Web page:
Train fatality emphasizes need for rail safety

A CSX freight train crosses Warren Street in Hudson during Rail Safety Week. Bill Williams/Columbia-Greene Media

HUDSON — A weeklong safety initiative, Operation Clear Track, is aimed at preventing fatalities like the accident that killed Anna M. Podgorbunski earlier this month.

The 54-year-old New York City woman died Sept. 11 when she was struck by a train in Greenport.

Podgorbunski was walking on the tracks north of Hudson when she was hit by an Amtrak passenger train, Lt. Louis Bray of the Columbia County Sheriff’s Office said.

“In light of the recent tragedy just north of our city, this awareness program is particularly relevant,” said Hudson Police Chief L. Edward Moore.

Operation Clear Track, which runs Sept. 21 through Sept. 27, is the largest rail-safety initiative in North America, according to the Hudson Police Department.

The department is joining forces with other first-responder agencies, Amtrak and Operation Lifesaver, Inc., to heighten awareness to rail safety.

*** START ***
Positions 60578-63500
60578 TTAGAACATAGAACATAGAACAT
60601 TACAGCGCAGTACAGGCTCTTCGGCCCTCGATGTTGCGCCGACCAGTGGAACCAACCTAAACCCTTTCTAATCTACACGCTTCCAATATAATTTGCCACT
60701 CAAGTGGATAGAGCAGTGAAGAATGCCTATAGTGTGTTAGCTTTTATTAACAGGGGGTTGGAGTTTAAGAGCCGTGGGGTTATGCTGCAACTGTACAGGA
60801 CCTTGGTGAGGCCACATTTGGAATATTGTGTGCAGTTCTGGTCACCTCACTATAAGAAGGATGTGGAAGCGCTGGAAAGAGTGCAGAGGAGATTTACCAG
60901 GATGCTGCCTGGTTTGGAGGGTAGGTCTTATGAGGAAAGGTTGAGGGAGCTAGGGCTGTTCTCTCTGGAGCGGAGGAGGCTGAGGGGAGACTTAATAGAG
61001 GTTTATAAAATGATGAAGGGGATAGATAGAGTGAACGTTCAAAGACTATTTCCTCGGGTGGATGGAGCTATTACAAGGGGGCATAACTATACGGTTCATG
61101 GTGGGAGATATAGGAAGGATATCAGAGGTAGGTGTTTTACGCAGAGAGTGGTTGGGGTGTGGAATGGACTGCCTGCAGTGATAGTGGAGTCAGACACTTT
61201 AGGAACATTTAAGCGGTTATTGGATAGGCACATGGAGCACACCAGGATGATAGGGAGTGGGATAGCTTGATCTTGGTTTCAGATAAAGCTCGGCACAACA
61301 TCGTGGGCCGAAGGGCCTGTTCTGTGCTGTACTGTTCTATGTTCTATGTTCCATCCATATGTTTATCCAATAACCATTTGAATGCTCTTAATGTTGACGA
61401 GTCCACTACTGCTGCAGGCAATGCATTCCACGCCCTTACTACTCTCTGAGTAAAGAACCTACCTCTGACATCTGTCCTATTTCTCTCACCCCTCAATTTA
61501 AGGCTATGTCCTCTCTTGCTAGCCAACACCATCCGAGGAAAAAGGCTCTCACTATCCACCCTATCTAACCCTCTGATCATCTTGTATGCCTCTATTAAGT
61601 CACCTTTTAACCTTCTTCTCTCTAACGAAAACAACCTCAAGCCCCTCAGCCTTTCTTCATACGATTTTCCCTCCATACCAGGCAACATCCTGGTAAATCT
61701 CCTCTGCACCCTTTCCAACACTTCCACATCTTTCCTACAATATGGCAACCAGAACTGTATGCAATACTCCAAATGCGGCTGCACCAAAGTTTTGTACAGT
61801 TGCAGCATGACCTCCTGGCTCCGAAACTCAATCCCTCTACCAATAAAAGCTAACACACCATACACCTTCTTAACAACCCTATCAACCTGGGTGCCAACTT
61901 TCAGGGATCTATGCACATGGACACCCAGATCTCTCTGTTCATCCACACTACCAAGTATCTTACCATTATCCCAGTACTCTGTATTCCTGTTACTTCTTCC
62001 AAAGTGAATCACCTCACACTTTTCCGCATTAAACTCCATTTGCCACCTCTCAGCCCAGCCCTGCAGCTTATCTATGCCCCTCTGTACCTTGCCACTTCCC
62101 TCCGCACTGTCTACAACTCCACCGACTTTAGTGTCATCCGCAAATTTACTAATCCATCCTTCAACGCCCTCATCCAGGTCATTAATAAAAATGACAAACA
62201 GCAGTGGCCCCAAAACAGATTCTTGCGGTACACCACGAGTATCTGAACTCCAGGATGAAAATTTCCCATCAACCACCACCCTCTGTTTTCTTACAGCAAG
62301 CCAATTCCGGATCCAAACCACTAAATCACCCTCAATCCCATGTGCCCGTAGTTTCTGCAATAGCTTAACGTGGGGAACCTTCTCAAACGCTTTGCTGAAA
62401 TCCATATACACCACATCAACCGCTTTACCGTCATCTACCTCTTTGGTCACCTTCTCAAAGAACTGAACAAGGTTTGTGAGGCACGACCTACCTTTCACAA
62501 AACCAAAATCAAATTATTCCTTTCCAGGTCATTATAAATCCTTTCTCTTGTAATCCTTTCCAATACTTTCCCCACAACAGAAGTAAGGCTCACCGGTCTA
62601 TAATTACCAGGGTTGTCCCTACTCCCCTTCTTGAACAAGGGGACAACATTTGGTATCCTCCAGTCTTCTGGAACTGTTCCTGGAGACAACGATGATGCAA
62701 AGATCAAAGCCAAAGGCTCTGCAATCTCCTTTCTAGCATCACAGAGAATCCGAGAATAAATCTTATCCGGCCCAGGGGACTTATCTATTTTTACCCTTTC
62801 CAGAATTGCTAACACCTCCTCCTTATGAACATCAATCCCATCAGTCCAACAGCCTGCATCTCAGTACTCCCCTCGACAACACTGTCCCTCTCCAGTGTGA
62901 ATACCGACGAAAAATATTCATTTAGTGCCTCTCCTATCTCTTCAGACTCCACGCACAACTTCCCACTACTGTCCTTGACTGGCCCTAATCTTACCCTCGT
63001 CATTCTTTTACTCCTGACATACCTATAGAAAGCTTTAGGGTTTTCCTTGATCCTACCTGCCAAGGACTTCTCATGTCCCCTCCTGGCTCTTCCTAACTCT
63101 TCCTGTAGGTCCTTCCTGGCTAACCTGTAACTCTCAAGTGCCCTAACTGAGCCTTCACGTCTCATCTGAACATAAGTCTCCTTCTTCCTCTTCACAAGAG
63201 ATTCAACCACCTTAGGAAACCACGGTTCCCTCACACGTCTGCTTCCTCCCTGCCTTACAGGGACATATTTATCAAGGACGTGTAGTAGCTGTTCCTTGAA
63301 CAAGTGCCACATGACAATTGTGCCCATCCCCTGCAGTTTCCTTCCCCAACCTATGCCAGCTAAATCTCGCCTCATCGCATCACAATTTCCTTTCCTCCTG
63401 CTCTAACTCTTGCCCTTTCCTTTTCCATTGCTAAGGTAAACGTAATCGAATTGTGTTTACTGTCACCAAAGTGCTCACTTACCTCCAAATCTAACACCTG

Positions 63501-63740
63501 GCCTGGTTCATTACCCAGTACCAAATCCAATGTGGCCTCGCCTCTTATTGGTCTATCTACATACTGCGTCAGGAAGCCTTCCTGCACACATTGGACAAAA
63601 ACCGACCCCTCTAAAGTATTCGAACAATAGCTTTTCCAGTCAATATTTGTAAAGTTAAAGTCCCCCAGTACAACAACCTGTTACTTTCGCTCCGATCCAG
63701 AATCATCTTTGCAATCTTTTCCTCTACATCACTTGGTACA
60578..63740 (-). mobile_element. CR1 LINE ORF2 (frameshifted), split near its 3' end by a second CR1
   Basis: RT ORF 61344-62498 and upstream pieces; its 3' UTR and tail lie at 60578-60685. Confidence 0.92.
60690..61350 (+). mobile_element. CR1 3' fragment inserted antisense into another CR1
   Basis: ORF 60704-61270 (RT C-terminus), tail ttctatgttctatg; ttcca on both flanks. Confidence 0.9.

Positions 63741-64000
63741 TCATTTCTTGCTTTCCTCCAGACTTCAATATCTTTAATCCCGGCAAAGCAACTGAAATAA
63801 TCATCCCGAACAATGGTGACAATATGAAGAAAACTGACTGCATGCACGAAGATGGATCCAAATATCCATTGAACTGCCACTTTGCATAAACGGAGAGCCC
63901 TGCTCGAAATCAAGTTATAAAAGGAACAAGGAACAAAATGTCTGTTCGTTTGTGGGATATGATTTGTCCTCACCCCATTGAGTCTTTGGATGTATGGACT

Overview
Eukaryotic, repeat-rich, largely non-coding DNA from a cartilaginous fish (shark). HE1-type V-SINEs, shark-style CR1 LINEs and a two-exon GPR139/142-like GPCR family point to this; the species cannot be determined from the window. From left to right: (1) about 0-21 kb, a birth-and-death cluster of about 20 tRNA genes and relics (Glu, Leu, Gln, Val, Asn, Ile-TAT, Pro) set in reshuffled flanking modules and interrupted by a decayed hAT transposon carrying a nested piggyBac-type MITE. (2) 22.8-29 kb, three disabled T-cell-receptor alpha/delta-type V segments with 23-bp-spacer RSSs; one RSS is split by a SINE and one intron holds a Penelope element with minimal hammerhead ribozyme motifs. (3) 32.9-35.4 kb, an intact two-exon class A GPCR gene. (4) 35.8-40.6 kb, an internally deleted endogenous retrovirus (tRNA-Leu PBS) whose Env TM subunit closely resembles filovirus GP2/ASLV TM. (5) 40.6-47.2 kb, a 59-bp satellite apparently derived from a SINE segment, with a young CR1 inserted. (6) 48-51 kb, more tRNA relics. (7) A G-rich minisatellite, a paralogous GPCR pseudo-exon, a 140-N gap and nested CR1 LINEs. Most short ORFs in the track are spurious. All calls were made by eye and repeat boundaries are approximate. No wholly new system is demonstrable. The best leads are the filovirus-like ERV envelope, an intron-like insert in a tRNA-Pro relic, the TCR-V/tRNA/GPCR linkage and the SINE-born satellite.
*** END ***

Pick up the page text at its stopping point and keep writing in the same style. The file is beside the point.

If a train is traveling 50 to 60 mph, it takes about a minute to clear a crossing, according to the Indiana Department of Transportation website. At 30 mph, it takes about two minutes to clear a crossing.

The average freight train, traveling at 55 mph, takes anywhere from 1 to 1 1/2 miles to stop, according to the website.

“Every three hours in the United States, a person or vehicle is hit by a train. The Columbia County Sheriff’s Office supports this annual effort to keep our communities and citizens safe around railroad tracks and trains,” Columbia County Sheriff David Bartlett said.

Operation Lifesaver, Inc. is a national nonprofit educational organization that seeks to reduce collisions, injuries and fatalities at America’s rail crossings and on railroad tracks.

Operation Lifesaver estimates that accidents involving trains seriously injure or kill more than 2,100 people each year.

“The goal of Operation Clear Track and Rail Safety Week is to raise awareness of the importance of safe behavior near tracks and trains, in support of our mission to save lives,” said Operation Lifesaver Executive Director Rachel Maleh.

The annual weeklong event, held during Rail Safety Week, runs through Sunday. Operation Clear Track aims to reduce the number of railway crossing and trespassing incidents.

“If you see something, say something,” Lt. Ronald Frascello of the Catskill Police Department said.

For more information about Rail Safety Week, Operation Clear Track, and other rail-safety initiatives and tips, please visit

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